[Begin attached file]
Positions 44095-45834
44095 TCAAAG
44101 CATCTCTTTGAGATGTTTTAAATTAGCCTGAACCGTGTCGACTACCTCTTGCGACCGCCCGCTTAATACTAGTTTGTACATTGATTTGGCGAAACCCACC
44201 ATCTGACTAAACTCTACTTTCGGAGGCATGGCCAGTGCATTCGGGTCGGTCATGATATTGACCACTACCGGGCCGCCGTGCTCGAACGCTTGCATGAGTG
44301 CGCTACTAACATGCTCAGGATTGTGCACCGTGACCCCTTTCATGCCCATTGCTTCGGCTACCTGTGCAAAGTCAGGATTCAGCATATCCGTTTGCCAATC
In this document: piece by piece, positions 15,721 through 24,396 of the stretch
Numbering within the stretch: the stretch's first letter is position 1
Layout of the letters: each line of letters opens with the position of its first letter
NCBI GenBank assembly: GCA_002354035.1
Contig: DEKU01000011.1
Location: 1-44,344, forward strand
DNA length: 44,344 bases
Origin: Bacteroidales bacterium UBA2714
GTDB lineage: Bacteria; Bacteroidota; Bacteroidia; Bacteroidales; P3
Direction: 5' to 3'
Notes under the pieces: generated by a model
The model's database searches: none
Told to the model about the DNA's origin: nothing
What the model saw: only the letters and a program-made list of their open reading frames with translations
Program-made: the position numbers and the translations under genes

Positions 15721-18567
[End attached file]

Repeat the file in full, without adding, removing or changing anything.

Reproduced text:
Positions 44095-45834
44095 TCAAAG
44101 CATCTCTTTGAGATGTTTTAAATTAGCCTGAACCGTGTCGACTACCTCTTGCGACCGCCCGCTTAATACTAGTTTGTACATTGATTTGGCGAAACCCACC
44201 ATCTGACTAAACTCTACTTTCGGAGGCATGGCCAGTGCATTCGGGTCGGTCATGATATTGACCACTACCGGGCCGCCGTGCTCGAACGCTTGCATGAGTG
44301 CGCTACTAACATGCTCAGGATTGTGCACCGTGACCCCTTTCATGCCCATTGCTTCGGCTACCTGTGCAAAGTCAGGATTCAGCATATCCGTTTGCCAATC
In this document: piece by piece, positions 15,721 through 24,396 of the stretch
Numbering within the stretch: the stretch's first letter is position 1
Layout of the letters: each line of letters opens with the position of its first letter
NCBI GenBank assembly: GCA_002354035.1
Contig: DEKU01000011.1
Location: 1-44,344, forward strand
DNA length: 44,344 bases
Origin: Bacteroidales bacterium UBA2714
GTDB lineage: Bacteria; Bacteroidota; Bacteroidia; Bacteroidales; P3
Direction: 5' to 3'
Notes under the pieces: generated by a model
The model's database searches: none
Told to the model about the DNA's origin: nothing
What the model saw: only the letters and a program-made list of their open reading frames with translations
Program-made: the position numbers and the translations under genes

Positions 15721-18567